Chapter

Building Colonial States in Africa

Leigh A. Gardner

in Taxing Colonial Africa

Published in print October 2012 | ISBN: 9780199661527
Published online January 2013 | e-ISBN: 9780191744877 | DOI: http://dx.doi.org/10.1093/acprof:oso/9780199661527.003.0002

Series: Oxford Historical Monographs

Building Colonial States in Africa

Show Summary Details

Preview

This chapter places the financial management of the British Empire in historical perspective by examining how empires through history have weighted the desire to acquire new territory against the costs of governing it. It reviews the methods used by the British government to manage the rising costs of colonial expansion from its very earliest years until the twentieth century, focusing on the specific challenges created by the Scramble for Africa in the late nineteenth century. Chartered companies played an important role as agents of imperial expansion, but often failed when the costs of governing their new territories exceeded the profits of colonial trade. This was particularly true in Africa, where factor endowments of abundant land and scarce labour provided a very limited tax base with which to support colonial administrations. Efforts to minimize costs resulted in colonial administrations with limited manpower, and the use of indirect rule through African elites.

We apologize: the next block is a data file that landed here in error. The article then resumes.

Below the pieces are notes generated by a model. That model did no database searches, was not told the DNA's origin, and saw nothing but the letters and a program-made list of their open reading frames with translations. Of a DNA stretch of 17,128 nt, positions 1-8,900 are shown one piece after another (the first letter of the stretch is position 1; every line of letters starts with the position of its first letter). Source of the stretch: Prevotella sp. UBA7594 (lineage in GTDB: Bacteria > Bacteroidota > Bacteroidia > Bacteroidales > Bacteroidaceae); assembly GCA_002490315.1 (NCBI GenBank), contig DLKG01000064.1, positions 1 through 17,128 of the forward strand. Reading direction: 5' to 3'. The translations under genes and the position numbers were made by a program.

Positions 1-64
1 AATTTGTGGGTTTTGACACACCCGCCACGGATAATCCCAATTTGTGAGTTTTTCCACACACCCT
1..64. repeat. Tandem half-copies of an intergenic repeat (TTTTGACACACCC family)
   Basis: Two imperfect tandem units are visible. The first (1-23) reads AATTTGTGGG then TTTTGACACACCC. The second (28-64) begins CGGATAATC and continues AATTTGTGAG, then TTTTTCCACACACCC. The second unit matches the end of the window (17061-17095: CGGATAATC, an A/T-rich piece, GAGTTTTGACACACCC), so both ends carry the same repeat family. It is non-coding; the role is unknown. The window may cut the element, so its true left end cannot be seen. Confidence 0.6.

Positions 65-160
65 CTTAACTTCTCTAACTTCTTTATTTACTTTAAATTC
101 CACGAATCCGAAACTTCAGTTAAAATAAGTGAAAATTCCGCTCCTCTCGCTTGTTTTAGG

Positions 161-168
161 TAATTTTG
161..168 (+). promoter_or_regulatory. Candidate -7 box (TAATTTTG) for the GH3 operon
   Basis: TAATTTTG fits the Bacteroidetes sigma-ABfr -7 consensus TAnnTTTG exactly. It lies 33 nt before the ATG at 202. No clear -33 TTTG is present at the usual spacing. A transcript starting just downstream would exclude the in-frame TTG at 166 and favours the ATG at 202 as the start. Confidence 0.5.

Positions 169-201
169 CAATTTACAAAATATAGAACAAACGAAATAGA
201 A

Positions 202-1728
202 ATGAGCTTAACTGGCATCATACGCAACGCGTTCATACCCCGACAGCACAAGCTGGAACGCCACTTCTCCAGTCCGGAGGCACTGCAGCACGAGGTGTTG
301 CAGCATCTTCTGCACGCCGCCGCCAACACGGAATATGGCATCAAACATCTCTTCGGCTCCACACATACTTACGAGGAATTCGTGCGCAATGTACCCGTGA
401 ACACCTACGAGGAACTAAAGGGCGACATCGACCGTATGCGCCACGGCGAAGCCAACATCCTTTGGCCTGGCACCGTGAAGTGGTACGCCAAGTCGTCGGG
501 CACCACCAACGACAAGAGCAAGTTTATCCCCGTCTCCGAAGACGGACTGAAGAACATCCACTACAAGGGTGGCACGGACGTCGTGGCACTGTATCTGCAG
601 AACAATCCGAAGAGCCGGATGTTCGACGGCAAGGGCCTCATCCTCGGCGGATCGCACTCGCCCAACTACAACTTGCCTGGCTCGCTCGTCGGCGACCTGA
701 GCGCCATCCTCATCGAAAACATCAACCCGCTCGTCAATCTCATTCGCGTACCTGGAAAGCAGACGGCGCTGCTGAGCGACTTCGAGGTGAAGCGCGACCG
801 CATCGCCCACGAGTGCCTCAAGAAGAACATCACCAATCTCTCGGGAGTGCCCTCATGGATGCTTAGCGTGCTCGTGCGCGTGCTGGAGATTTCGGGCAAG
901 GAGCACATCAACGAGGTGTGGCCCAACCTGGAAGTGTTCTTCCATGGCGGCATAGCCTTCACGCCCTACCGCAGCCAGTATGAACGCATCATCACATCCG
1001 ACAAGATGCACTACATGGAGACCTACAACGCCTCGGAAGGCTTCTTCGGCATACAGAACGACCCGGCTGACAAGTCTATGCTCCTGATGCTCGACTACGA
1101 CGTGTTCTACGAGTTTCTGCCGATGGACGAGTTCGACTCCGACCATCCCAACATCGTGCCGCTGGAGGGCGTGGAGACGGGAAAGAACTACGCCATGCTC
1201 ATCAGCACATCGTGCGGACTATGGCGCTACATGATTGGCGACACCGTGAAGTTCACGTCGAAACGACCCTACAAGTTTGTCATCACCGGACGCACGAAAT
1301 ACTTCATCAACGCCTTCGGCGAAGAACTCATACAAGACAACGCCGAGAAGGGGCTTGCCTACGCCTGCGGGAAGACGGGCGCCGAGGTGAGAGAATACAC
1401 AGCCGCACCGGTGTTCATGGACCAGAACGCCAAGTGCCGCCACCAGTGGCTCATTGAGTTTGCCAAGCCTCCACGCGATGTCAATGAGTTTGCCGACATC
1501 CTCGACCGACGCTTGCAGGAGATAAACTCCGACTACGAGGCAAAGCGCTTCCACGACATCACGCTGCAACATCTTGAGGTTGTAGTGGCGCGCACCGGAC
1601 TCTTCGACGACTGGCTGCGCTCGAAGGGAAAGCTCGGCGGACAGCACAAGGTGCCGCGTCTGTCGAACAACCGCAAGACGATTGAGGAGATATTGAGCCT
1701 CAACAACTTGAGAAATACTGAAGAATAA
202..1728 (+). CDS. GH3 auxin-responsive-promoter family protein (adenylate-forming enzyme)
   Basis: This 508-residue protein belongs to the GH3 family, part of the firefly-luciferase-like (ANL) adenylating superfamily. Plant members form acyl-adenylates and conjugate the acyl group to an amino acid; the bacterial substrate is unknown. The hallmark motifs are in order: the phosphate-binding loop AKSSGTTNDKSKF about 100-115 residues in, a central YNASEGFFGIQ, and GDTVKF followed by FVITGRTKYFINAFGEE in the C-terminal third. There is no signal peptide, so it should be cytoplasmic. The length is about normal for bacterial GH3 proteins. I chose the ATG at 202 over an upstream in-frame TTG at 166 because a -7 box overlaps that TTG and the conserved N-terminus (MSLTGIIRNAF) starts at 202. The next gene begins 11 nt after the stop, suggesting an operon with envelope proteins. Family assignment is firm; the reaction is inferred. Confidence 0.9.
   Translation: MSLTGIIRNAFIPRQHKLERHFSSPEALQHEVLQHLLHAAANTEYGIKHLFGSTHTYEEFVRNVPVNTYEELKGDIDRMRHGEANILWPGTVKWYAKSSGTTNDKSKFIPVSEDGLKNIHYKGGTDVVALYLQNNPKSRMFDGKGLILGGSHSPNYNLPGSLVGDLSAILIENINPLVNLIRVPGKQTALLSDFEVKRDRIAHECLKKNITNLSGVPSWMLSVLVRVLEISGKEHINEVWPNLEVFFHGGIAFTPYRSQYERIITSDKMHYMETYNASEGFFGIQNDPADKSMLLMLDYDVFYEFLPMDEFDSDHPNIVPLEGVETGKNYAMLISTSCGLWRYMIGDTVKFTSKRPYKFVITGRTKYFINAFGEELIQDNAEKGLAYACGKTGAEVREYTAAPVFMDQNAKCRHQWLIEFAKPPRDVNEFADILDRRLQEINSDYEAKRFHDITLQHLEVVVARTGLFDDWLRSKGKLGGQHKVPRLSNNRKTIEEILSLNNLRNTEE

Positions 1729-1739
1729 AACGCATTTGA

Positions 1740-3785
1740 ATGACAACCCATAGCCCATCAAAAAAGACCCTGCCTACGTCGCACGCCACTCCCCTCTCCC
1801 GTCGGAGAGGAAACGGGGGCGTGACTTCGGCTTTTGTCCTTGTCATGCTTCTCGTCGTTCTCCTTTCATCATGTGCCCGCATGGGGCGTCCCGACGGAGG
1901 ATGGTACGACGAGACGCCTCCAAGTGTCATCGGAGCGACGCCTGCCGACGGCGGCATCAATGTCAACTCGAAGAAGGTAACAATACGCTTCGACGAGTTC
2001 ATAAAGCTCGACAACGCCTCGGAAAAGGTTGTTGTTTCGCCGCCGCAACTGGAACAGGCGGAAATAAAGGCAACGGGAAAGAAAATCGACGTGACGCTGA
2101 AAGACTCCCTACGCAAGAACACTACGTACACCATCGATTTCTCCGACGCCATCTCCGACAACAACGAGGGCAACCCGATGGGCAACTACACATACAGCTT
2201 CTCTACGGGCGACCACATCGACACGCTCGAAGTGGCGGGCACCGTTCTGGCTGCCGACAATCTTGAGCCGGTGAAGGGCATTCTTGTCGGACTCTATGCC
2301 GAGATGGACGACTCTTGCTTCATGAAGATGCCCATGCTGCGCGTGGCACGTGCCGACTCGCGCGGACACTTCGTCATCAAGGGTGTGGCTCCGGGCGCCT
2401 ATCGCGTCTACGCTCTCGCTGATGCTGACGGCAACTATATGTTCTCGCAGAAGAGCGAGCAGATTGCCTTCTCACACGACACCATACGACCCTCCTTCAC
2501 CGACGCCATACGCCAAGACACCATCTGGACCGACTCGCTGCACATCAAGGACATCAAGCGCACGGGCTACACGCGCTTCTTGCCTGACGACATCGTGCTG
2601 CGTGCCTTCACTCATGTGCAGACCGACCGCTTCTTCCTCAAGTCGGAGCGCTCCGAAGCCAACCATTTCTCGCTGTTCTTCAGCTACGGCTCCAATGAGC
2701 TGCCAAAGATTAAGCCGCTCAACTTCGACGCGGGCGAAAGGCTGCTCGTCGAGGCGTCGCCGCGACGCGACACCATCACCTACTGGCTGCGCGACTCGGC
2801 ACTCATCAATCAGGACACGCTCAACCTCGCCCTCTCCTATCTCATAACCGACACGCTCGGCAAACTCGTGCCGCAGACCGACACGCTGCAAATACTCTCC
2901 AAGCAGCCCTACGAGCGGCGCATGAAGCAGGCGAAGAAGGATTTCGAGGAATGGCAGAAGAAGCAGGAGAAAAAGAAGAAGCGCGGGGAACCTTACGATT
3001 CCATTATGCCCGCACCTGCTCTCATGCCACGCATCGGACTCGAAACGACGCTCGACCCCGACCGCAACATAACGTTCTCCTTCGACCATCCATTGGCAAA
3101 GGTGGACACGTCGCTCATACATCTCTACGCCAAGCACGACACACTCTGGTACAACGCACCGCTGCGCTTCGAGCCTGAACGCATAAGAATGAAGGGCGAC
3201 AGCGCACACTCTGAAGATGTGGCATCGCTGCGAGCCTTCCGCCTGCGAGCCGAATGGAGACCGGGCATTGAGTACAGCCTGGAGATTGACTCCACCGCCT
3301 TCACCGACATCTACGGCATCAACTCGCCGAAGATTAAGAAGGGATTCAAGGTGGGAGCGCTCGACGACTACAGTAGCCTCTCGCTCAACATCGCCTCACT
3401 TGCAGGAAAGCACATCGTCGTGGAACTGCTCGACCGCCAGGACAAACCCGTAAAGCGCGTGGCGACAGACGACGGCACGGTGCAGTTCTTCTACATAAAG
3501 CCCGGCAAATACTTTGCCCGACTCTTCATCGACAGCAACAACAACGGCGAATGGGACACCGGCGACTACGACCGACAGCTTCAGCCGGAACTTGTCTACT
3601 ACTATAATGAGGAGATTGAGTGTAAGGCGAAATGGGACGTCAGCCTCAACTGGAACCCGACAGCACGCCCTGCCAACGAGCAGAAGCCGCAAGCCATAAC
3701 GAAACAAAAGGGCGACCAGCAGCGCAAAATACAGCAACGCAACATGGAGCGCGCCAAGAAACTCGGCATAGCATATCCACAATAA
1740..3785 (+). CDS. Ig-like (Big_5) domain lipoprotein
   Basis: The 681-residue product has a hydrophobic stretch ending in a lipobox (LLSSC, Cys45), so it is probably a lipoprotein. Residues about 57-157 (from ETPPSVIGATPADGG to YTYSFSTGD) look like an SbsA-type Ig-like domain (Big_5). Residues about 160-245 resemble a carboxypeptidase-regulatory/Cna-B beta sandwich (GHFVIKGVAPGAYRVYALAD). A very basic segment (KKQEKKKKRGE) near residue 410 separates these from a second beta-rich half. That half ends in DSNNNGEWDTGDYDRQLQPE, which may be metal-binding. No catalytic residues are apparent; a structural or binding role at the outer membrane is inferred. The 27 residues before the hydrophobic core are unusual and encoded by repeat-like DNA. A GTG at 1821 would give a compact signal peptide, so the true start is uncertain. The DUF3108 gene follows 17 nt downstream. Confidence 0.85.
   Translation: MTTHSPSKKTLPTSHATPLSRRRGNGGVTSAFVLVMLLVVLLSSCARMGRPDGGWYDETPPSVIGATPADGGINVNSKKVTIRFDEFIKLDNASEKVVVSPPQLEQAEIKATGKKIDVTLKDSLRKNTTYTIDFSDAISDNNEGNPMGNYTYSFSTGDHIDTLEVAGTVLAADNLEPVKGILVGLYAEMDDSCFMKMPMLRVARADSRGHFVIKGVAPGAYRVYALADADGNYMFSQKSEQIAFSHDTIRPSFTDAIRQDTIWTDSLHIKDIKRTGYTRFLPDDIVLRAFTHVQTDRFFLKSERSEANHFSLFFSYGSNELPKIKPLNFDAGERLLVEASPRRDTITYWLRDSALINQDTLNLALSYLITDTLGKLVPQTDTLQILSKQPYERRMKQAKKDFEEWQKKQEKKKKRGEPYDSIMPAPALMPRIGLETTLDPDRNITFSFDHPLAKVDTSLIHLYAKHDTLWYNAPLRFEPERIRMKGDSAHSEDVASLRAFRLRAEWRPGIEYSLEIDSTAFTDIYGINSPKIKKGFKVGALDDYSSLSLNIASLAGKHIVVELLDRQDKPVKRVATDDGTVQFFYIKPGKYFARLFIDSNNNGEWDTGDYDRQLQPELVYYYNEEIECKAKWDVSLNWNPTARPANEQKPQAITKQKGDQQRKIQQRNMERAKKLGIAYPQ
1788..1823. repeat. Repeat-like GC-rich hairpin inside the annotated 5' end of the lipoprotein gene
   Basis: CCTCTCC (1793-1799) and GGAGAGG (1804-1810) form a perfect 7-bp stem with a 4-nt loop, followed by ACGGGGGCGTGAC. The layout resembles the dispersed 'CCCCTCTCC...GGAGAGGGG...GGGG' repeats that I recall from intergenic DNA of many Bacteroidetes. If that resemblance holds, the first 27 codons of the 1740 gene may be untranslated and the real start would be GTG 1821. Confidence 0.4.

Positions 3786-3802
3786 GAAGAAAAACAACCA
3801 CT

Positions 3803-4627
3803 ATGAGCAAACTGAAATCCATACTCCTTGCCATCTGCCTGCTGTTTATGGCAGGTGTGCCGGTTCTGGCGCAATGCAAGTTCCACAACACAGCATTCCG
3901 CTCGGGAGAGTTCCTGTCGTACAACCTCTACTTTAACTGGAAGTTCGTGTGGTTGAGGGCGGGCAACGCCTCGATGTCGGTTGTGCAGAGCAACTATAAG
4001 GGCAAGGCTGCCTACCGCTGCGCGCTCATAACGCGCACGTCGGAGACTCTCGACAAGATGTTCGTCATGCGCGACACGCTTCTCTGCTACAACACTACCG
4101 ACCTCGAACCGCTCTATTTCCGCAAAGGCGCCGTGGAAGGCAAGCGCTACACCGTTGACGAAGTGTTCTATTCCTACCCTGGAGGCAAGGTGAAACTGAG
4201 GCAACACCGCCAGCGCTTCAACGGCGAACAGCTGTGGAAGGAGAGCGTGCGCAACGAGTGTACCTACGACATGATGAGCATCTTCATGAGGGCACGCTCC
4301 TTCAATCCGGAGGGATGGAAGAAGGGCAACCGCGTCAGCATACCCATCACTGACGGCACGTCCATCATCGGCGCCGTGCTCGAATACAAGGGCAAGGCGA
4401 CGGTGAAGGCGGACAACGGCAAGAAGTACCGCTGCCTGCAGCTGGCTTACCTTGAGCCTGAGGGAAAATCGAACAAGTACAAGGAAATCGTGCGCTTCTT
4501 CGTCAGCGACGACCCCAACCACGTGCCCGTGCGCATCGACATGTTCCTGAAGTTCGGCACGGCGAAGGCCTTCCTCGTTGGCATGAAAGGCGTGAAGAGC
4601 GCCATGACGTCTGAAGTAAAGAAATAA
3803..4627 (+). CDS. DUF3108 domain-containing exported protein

Keywords: empires; scramble for Africa; indirect rule; chartered companies; factor endowments; nineteenth century

Chapter.  6034 words. 

Full text: subscription required

How to subscribe Recommend to my Librarian

Buy this work at Oxford University Press »

Users without a subscription are not able to see the full content. Please, subscribe or login to access all content.